I’ve learned that makeup is to enhance my features, not to dominate them. It should always be fun, and I should always still look like me, only better.
It’s really rather amazing to me all the different brands and products on the market today compared to thirty years ago. But it tells a story about how women are always searching for products to make them beautiful, and will pay good money to get them.
How has your makeup evolved over the years? More? Less? What was your first makeup brand, and are you brand loyal?
Fashion and style are not just for the skinny and young. Plus size women of all ages like to look fashionable, too. And they can now, with more options and with more clothing lines recognizing that beauty comes in all sizes, and so do the women who purchase clothes.
One of my favorite shops for larger sized clothing is Catherine’s and catherines.com. They have surely come a long way over the years. They now offer clothing that is on point fashion, fits well, comfortable, and for all ages of women. The picture above is their Dashing Blouse, $69-$74, depending on the size. Most pieces run in size from 0X, a size 14, up to 5X, a size 34/36.
They carry a couple collections called Perfect Price and Suprema. These are usually comfortable, casual items in cotton and cotton blends at a budget worthy price. The Perfect Price tops come in beautiful colors and patterns. The only con with these is that they are not always included in the frequent sales that Catherine’s has because of their already lower prices.
Now, let’s talk for a moment about purchasing lovely clothes on a budget. I love clothes and being able to wear nice clothing. I feel like Catherine’s is a nice quality, but I cannot afford to pay full price for their clothing. They help with that by having frequent sales. It seems that nearly every week they have some sort of sale going on. I wait for the really good ones where I can get clothing 50% off, plus my 10% off with the store’s Perks Plus discount. That’s 60% off! They also offer what they call Catherine’s Cash at certain times that you can use for shopping at future dates. I suspect between now and Christmas they will have some fantastic sales promotions.
Catherine’s carries a diverse line of styles that should appeal to most all ages and styles of women. My favorite style the past few years is long over lean, as in long tunics over leggings or slim leg slacks. Because of some health issues I have with my legs, this is a very comfortable option for me, and when a black legging is paired with a black ankle boot, you can’t go wrong. And pretty much any color tunic goes with the black leggings. This style is easy and takes me wherever I want to go, whether it’s work, play, or somewhere in between. It just works for me.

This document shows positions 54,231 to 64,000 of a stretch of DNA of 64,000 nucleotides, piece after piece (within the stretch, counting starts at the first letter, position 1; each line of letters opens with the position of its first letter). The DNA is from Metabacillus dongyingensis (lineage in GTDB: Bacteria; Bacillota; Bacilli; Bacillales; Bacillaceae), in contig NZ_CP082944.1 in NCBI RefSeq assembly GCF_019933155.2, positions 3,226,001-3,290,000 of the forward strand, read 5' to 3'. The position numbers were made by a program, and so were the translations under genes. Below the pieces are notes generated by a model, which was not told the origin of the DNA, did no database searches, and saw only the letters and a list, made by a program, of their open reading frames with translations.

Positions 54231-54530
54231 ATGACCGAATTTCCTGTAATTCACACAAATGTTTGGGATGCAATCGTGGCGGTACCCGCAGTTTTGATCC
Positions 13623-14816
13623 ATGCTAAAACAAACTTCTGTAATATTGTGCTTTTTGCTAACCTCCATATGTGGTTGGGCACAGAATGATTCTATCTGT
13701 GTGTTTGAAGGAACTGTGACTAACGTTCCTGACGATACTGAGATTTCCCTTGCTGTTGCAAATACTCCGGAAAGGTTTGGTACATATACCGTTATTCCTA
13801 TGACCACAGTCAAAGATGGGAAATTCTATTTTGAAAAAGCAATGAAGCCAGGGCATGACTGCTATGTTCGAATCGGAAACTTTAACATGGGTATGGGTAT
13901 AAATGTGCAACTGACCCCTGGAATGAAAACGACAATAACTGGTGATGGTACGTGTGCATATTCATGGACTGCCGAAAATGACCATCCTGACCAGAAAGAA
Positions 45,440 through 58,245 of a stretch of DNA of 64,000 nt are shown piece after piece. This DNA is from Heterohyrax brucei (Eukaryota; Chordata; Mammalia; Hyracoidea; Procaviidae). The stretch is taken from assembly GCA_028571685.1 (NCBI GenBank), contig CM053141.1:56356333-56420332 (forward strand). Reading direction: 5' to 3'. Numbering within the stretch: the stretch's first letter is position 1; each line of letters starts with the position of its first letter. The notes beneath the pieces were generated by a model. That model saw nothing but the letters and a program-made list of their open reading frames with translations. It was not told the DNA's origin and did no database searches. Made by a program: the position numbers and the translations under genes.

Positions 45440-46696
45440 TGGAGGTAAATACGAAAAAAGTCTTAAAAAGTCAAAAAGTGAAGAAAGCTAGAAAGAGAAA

Once you try on some of their clothes in the store, you will get a sense of what styles you like and look best on you. Don’t be afraid to try on large prints and bright colors. You will be surprised how great your body will look in them. I’ve also ordered their clothing from catherines.com in my usual sizes and everything has always fit.
This is their Softness Sweater I recently purchased in red. Do keep in mind when you’re shopping online that their models are usually wearing their smallest sizes. This sweater looks much different on me, yet still attractive and comfortable.
Ladies, no matter what your size, have fun with your clothing. Pair a simple sweater with a gorgeously colored scarf. Make a statement with a ruana thrown over your shoulders. Even a pair of soft, supple, black leather gloves from Catherine’s will put the finishing touch to your outfit. And don’t forget to accessorize! Make your earrings tell something about your personality. Carry a handbag that’s going to pull everything together, or make a dramatic pop of color with neutral clothing.
Lastly, but certainly not least, don’t forget that grooming can make or break any outfit. Give yourself a manicure and pedicure, tweeze or wax your eyebrows, shave any pesky facial hair that loves to start sprouting around menopause, and just enough makeup to enhance those beautiful features. A little lipstick and mascara can really brighten your complexion and add a little classiness in an easy and simple way. Or go for a total makeup look! Just don’t overdo. You don’t want your makeup colors to compete with your clothing for attention.
No matter what your size, you are beautiful and worthy of dressing to enhance your beauty.
What is your favorite plus-size fashion look?
Please share with your plus-size fashionista friends!